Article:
TORONTO -- Colby Rasmus is batting just .111 through four games this season, but manager John Farrell is not worried about his starting center fielder, especially after the game he had in Monday's 4-2 loss to the Red Sox.
After making a terrific diving catch in the third to rob Jarrod Saltalamacchia of extra bases, Rasmus followed it up by hitting a triple in the bottom half of the inning and then showed off his speed by scoring on a close play at the plate. In one inning, Rasmus put all of his tools on full display, and the crowd of 48,473 responded with a thunderous ovation.
"I would think it would give him a boost of confidence," Farrell said about Rasmus' play Monday. "Confidence can do a player a world of good. ... He's made a couple of really outstanding defensive plays, one again last night and he's showed off some very good speed. ... He's a [darn] good player."
Following a tumultuous three-year tenure in St. Louis, Rasmus is finally enjoying himself on the field, which he hopes will lead to better results as he embarks on his first full season with the Blue Jays. Last year, he wasn't on the receiving end of too many ovations during his short stint with Toronto after hitting .173 over 35 games, so the applause is something he welcomes.
"I was definitely happy to have everybody cheering for me. ... I'm just happy to play a good game," Rasmus said following Monday's game. "I had a blast in that game. Just playing with these guys, I think we have a great group. ... I think we've got a good thing going."
In a search to become more comfortable at the dish, the 25-year-old has been undergoing a major overhaul with his mechanics at the plate.
"I feel like I've had to start from scratch with my swing, learning my swing again," Rasmus said. "I'm trying to get rid of the leg kick. ... Staying positive is a key for me. Keep working and things will turn out good."
Rasmus didn't need a big game on Monday, however, to impress his manager. Farrell has been pleased with Rasmus' play well before he turned in his best game of the season.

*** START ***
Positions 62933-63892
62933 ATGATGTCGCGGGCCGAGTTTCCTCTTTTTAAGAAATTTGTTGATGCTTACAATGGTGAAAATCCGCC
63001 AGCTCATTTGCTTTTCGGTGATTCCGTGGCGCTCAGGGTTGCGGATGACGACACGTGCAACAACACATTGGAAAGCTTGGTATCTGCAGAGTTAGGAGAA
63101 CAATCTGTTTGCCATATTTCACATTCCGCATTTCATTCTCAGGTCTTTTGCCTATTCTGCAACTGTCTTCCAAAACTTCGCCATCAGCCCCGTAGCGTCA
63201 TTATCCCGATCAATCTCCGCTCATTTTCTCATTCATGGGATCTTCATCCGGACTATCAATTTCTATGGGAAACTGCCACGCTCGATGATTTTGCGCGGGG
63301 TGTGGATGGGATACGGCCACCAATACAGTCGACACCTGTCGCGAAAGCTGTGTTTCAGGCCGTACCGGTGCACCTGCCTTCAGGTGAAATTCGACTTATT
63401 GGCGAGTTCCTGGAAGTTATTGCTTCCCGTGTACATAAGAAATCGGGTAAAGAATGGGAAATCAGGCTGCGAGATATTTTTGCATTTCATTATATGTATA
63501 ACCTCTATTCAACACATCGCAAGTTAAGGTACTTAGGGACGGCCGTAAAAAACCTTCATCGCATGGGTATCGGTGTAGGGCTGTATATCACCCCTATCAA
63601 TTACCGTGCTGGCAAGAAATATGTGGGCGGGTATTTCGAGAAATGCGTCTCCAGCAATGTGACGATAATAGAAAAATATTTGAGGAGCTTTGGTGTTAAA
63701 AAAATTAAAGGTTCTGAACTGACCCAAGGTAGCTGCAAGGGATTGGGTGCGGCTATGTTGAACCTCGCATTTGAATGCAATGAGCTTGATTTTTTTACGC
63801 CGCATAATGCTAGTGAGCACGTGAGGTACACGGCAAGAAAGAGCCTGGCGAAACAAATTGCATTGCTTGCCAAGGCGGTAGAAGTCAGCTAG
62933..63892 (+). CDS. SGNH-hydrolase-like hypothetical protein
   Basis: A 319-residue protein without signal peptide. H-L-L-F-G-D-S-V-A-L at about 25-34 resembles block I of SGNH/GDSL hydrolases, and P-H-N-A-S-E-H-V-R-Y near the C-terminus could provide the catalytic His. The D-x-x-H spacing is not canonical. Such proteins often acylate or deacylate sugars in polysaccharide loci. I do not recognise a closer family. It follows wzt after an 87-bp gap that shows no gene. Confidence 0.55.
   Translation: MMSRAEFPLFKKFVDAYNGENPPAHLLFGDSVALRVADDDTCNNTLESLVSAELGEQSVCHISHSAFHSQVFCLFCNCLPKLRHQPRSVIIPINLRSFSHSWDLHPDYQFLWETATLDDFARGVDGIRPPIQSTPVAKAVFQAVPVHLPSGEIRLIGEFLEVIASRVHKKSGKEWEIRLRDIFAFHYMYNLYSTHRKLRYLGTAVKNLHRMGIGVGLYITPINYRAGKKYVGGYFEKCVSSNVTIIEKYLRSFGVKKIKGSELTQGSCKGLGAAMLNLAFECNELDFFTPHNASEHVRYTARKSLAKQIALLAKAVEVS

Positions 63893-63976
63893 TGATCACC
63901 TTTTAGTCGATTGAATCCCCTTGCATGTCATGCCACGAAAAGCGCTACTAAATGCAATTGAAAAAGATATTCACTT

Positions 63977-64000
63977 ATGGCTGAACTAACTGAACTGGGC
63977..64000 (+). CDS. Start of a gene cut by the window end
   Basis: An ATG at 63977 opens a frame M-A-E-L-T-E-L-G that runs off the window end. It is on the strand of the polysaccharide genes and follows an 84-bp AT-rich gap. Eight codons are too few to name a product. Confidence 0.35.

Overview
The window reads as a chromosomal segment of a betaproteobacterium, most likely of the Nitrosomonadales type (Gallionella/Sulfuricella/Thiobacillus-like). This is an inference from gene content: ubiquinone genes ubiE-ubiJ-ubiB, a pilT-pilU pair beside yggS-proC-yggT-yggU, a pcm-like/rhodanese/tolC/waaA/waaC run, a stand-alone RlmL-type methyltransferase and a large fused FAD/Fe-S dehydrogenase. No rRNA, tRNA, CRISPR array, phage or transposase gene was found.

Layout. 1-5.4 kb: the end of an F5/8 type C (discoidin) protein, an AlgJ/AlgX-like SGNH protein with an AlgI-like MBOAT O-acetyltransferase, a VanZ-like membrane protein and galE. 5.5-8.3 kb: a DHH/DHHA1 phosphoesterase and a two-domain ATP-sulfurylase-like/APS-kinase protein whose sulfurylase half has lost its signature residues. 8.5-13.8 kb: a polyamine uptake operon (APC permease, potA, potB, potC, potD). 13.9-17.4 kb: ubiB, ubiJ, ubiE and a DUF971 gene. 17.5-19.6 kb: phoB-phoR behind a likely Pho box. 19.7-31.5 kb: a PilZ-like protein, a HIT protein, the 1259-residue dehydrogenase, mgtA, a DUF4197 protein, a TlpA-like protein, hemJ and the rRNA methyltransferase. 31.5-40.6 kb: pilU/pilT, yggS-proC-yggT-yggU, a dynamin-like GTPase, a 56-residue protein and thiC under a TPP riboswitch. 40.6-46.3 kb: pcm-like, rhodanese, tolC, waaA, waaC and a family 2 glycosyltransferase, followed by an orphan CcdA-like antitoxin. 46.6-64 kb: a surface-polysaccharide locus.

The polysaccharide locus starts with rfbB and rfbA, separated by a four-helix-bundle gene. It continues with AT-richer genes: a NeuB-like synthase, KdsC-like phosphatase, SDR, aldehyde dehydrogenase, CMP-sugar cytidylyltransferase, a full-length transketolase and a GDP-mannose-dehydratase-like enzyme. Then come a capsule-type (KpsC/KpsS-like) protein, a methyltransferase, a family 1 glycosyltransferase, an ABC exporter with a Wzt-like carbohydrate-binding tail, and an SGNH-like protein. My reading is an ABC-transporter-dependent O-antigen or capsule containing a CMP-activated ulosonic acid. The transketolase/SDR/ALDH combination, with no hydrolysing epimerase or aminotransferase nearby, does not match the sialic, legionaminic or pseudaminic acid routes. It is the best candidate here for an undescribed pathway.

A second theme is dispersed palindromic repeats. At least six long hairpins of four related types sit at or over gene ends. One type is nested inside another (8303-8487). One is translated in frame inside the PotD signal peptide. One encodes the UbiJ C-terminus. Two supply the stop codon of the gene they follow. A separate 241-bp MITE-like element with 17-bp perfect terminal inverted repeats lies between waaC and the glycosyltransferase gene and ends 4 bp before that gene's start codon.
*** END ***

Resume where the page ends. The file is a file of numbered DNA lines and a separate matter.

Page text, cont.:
"In Spring Training and the Cleveland series, he took a lot of good swings that didn't have much to show for it. Last night, things clicked for him. He demonstrates the skills that he has. ... We saw a lot of consistency and positive signs there. ... We all have to be very patient at times."
Change in Encarnacion's approach paying off
TORONTO -- Edwin Encarnacion has emerged as the catalyst for the Blue Jays' offense so far this season, behind a modest five-game hitting streak and team-leading five RBIs and three extra-base hits.
Manager John Farrell sees something different in his designated hitter this year and believes a clean bill of health will enable him to thrive.
"From Day 1 of Spring Training, he has had, I think, a much more compact swing," Farrell said. "His wrist, which was nagging him in the past, has cleared up, and because he's feeling physically unlimited, it's showed in the aggressiveness and consistency of the swings."
The Dominican native identified his weaknesses in the offseason and had a specific goal in mind when he arrived in camp this spring.
"I'm more shorter and quick with my swing," Encarnacion said. "My swing before was too long. That's one of the things I worked on a lot this offseason, to get my swing short.
"I changed everything in the offseason -- my approach, my adjustments. I just need to continue to be consistent all season long."
Encarnacion, who hit .272 with 17 home runs and 55 RBIs in 2011, doesn't believe the refined mechanics will limit his power. As for Farrell, he believes the 29-year-old just needs to keep it simple.
"When he gets in trouble is when he chases pitches out of the zone," Farrell said. "Most of the second half of last year, you look at his walks and strikeouts, that was one of the better second halves in the game. I think from that standpoint, his confidence has continued, and he's been able to somewhat pick up where he left off."
Encarnacion hit 11 of his home runs post All-Star break with an on-base plus slugging percentage of .886, compared to .688 in the first half. He also drew 34 of his 43 walks after the Midsummer Classic.
Chris Toman is an associate reporter for MLB.com. This story was not subject to the approval of Major League Baseball or its clubs.